Salma Hayek on Harvey Weinstein; Facebook silencing women; Museum of Endangered Sounds; Andrew Droz Palermo's "One & Two"; Appreciation of "S.W.A.T."
For the 36th installment in his video essay series about maligned masterworks, Scout Tafoya examines Ken Russell's Lisztomania.
A tribute to the late Godfather of Gore, Herschell Gordon Lewis.
Russ Meyer's "Beyond the Valley of the Dolls," written by Roger Ebert, will be released on Criterion Blu-ray/DVD on September 27.
Roger Ebert reviews David Lynch's "Wild at Heart" at the Cannes Film Festival.
The 28th version of Unloved comes back from the Amazon with an exploitation classic.
A celebration of actresses Jane Birkin and Charlotte Gainsbourg in anticipation of an upcoming series at the Film Society of Lincoln Center in NYC.
An FFC shares memories of the Los Angeles Theater scene.
A collection of rave reviews for Life Itself that came out of the Cannes and Sundance Film Festival.
Seonyong Cho offers his appreciation of Steve James' "Life Itself" and gives both the film and the man a thumbs up.
A year after the death of Roger Ebert, our critics and contributors on the site that bears his name were asked to share a memory of the man.
Michael Mirasol shares what he wants to say to Roger after seeing "Life Itself".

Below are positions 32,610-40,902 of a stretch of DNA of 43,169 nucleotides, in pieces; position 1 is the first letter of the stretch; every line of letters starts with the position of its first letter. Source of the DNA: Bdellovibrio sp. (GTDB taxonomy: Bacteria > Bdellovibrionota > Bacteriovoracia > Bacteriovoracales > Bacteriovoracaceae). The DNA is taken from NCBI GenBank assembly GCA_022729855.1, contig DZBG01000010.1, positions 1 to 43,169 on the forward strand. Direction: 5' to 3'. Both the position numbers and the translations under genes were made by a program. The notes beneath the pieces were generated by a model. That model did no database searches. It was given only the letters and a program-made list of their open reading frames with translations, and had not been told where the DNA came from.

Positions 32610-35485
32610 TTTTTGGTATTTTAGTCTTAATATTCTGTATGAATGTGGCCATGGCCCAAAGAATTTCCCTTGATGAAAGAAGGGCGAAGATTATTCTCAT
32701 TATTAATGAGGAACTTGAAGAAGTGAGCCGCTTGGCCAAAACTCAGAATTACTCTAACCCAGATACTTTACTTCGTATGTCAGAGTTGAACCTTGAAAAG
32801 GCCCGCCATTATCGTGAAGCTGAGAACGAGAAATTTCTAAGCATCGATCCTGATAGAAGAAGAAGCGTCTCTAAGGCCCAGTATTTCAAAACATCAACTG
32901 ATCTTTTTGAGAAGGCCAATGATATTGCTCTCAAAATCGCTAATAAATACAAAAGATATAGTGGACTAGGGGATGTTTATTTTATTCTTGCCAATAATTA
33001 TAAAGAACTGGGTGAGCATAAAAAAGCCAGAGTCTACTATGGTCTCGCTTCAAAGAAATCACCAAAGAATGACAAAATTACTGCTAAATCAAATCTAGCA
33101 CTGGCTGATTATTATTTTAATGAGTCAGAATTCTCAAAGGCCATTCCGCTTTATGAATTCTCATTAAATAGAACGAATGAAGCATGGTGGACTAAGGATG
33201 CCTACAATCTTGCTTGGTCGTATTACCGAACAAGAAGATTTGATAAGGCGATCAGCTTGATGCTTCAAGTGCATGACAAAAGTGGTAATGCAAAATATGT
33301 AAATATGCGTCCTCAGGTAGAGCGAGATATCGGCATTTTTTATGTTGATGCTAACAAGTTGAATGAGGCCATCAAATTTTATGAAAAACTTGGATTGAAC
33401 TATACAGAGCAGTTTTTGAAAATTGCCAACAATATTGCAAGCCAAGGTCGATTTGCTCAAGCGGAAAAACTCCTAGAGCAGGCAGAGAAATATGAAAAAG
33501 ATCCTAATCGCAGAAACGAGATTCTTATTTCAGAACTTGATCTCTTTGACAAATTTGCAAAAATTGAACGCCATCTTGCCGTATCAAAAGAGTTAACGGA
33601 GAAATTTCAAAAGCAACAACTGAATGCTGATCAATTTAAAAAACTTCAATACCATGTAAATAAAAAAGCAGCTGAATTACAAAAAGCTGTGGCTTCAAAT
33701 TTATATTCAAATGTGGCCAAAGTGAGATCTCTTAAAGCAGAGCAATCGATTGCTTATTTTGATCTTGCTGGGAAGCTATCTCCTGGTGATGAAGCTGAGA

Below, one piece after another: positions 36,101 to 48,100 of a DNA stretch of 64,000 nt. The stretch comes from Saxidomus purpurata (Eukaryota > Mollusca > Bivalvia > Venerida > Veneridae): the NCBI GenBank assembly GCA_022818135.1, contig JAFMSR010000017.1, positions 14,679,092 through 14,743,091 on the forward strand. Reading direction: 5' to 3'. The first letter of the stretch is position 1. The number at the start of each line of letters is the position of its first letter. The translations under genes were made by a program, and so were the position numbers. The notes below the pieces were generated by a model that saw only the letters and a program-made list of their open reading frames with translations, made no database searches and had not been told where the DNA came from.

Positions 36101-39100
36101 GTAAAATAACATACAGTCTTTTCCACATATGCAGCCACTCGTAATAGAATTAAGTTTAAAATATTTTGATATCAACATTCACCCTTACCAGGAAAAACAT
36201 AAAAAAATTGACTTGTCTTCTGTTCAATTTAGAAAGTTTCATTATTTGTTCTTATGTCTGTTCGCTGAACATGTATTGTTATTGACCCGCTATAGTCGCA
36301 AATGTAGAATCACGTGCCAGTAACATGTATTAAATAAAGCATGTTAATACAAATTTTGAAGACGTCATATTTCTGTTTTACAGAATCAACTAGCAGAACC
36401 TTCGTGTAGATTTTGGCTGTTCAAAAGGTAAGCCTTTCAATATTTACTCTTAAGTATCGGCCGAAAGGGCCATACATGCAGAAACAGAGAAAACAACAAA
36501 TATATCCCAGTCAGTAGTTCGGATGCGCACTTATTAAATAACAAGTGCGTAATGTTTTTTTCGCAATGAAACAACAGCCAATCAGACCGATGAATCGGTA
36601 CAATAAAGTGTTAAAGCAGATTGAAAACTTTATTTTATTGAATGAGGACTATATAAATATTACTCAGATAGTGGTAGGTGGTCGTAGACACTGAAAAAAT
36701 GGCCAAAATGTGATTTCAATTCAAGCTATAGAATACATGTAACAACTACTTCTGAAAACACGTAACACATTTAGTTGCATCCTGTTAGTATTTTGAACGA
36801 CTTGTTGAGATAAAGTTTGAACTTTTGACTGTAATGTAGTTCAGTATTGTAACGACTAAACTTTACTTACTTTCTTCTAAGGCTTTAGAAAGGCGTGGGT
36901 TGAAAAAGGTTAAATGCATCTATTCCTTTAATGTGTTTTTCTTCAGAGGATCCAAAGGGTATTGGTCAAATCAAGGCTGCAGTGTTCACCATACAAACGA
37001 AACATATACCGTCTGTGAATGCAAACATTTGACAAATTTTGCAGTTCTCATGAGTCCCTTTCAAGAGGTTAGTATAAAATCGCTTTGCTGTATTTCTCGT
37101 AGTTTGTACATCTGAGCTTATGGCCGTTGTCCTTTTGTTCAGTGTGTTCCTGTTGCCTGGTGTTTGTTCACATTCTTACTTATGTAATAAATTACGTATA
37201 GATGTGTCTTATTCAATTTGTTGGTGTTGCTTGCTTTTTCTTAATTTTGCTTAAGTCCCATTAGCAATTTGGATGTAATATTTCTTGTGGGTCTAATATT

Anath White picks her favorite piece of Roger's writing.
We catch up with Irv Slifkin, the man behind MONDO MEYER, a Philadelphia event celebrating the work of filmmaker Russ Meyer.
"Blood Feast" is a terrible film, and a historically important one, too. On the fiftieth anniversary of its release, Simon Abrams revisits this gore-fest.
Rating: Four stars
Consider now the curious character of Dr. King Schultz. He is an itinerant dentist who works from his little wagon, traveling the backroads of the pre-Civil War South. As Quentin Tarantino's "Django Unchained" opens, we see a line of shackled slaves being led through what I must describe as a deep, dark forest, because those are the kinds of forests we meet in fairy tales. Out of this deepness and darkness, Schultz (Christoph Waltz) appears, his lantern swinging from his wagon, which has a bobbling tooth on its roof.